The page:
Monday, February 11, 2008

[Misc] Global Warming and the SE Power of Ten

Ok, I confess, I did not find a better title for this blog entry. Now the question is, where is the connection between global warming and software engineering. Actually, this is exactly one of the things I try to find out these days.

We all face a severe challenge. Global warming is real, and so is the fact, that resources, particularly also energy resources are limited. IT is often seen as a "cleaner" way to do things; supposedly doing things in the virtual world is less resource intensive than doing them in the real world. E.g. if four people have a Skype meeting this should be less resource intensive than having three people traveling by plane to the meeting location.

Yet the IT industry, and now I come to the point, particularly also the software industry was not so particularly interested in efficiency in the last decade. We develop software that somewhat runs on the current hardware, because with the next generation of hardware it will be fine. This is actually embarrassing. Consider software engineering practices: there is a lot of talk about clustering, putting more iron to the backend if the application is slow, but who is really skilled in analysing an application, figuring out where the hot spots are, and optimizing those? Don't worry, just start a new server, that will do it.

Now the consequence is, that power consumption by IT (servers) increased dramatically over the last years, ars technica writes, that US servers meanwhile consume more power than color tv nationwide and the energy consumption is doubling every 5 years (!). Meanwhile even companies like Google realized that facts and initiate research in the field of renewable energies.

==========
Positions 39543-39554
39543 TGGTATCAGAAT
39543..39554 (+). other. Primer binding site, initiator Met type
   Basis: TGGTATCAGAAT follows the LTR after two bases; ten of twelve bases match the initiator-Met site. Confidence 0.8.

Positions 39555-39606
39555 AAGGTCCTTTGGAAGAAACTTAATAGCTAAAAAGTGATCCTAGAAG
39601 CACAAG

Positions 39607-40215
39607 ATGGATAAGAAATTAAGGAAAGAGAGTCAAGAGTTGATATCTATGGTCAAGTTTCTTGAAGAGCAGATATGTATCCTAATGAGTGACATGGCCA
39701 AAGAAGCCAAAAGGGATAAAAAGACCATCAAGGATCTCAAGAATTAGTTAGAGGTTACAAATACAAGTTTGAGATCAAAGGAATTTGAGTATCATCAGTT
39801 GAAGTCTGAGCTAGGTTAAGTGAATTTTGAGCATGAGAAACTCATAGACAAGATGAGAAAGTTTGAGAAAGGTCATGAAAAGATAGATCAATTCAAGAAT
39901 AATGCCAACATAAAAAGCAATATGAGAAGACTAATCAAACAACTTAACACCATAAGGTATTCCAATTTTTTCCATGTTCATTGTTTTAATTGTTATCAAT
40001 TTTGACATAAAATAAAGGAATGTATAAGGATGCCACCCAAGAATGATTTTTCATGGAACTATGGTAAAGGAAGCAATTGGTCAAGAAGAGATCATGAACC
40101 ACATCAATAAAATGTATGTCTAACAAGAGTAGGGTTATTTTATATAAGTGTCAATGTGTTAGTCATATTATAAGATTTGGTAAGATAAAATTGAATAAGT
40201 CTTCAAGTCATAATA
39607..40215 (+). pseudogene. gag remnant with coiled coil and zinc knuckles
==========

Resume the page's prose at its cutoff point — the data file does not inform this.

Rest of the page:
Some other examples struck me recently. I compared three recent game consoles: Playstation 3 and XBox 360 consume approx 200 Watts during playing (some sites even quote numbers up to 300). The Nintendo Wii approximately 20 Watts. So this is a factor of roughly calculated 1:10. Playstation 2 takes approx 50 Watts, Gamecube approx. 20 Watts.

Second example: the XO Laptop from the OLPC projects consumes about 2 W during regular work, a conventional Laptop about 10-45 W, again we have a factor roughly of 1:10, maybe more.

Now, it is clear, that the Nintendo Wii is not as powerful as a Playstation 3 and the XO laptop is not as powerful as a Macbook Pro. Yet, is the difference 1:10? That is the question. I was playing a rather new Playstation 2 game and was astonished how the quality of the graphics can still increase compared with games 5 years ago. The same observation as with the old C64. Consider the quality of the games in the early 80s to the later ones. Clearly, developers learn how to operate the device and got over time the best out of the box; and it can be astonishing what is in these devices.

The point I want to make is this: Up to now energy consumption was hardly an issue for us Software Engineers, as it seems. The result is, that inefficient programming wastes a lot of hardware capacity because we just do not care. The OLPC project was very important as it showed us, what can be done with a laptop using 2 W! Now, I do not care if the XO is the next big thing or the Asus EEE, Christoph wrote a good article about this issue, but the point is, that also we as Software Engineers should start thinking about resources much more than we have done so far. It is just embarassing when a PS 3 consumes 10 times the energy of a Wii (which is probably also not optimised as it could be) or if a laptop consumes 10 times the amount of an XO and the user is just typing a plain text.